Adverse Supply Shock

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Adverse Supply Shock

Any sudden event that dramatically but (usually) temporarily decreases supply for one or more goods or services. An adverse supply shock is often (but not always) a natural event. For example, a series of severe tornados on farms in western Oklahoma can cause adverse supply shock for wheat. This reduces the amount of wheat in the market, which raises the price, assuming demand remains constant. It is a type of supply shock.
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The reduction in oil export duties has led to the depreciation of the ruble and worsening of the terms of trade of the Russian economy, which has resulted in cost-push inflation and adverse supply shocks in the country.
Although adverse supply shocks are beyond the control of policymakers, they can adopt monetary policies to influence aggregate demand in the short run, thus affecting output, unemployment and inflation.
In fact, it took three large adverse supply shocks for expectations to adjust.
He, however, said adverse supply shocks, continued declining trend in commodity prices, and any setback to security situation might hamper the possibility of attaining the GDP growth target of 5.7 per cent in FY-17.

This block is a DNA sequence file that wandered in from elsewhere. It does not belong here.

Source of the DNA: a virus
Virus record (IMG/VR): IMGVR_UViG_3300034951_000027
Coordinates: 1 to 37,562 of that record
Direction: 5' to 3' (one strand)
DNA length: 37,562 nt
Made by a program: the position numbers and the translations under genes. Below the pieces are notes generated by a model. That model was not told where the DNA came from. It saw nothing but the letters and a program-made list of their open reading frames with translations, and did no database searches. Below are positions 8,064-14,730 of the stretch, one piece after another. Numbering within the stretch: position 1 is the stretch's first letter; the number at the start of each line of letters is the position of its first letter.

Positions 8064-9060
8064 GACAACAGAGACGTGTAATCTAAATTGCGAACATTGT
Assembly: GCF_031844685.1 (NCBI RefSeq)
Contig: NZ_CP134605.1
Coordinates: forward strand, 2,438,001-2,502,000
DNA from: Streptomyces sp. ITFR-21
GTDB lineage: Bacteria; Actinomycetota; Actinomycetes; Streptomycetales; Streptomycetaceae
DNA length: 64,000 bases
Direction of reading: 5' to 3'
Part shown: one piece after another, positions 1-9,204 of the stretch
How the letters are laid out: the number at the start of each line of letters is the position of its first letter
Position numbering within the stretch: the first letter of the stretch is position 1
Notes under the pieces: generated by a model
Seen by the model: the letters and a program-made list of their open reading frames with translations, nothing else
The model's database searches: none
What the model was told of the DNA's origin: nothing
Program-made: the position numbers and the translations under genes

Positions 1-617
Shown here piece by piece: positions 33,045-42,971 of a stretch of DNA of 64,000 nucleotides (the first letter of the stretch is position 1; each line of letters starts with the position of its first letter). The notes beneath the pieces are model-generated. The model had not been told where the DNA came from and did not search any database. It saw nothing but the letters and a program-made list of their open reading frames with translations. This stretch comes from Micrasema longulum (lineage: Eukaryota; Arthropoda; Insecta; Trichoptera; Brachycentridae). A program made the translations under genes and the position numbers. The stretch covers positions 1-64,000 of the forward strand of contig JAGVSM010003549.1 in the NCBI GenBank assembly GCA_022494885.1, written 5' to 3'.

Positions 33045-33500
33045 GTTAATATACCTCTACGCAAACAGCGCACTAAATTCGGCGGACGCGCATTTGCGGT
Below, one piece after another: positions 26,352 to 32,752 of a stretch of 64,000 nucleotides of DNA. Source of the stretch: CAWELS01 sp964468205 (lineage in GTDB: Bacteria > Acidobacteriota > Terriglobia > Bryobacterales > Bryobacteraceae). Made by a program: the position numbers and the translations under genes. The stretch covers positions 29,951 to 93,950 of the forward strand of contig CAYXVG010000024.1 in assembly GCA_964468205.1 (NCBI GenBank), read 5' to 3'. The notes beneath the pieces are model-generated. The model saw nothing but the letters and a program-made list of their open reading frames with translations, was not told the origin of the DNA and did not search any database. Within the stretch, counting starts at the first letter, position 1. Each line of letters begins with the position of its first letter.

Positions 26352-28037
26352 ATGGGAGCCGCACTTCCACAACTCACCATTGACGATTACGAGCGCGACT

Adverse supply shocks, continued declining trend in commodity prices, and any setback to security situation may hamper the possibility of attaining the GDP growth target of 5.7 percent in FY17.
Microfinance is also useful in unexpected crises such as business risks and adverse supply shocks. Microfinance provides cushion against these shocks.
One of the resolutions in the mid-seventies was that there is no solution for policy-makers to avoid adverse supply shocks. You have to take the hit in some combination of higher inflation and lower output.
Because you could see already, in 2006, that Bernanke was going to face the change from the beneficial supply shocks to the adverse supply shocks that inherently make the job of the central banker impossible, to carry out both the Fed's stated objectives.
Indeed, when the ARDL model is adjusted for these changes (e.g., adverse supply shocks in the 1970s), the significant short-term PC disappears quickly.
It could also improve the Fed's latitude to conduct stabilization policy--enabling it to respond to the negative real impacts of adverse supply shocks. The articulation of a numerical inflation objective might reduce the possibility of an "inflation scare" following such shocks.
This combination, rather than only adverse supply shocks such as a drop in productivity, explains much of the performance of the U.S.
Or, put differently, an accelerating inflation rate is a leading indicator of an adverse supply shock.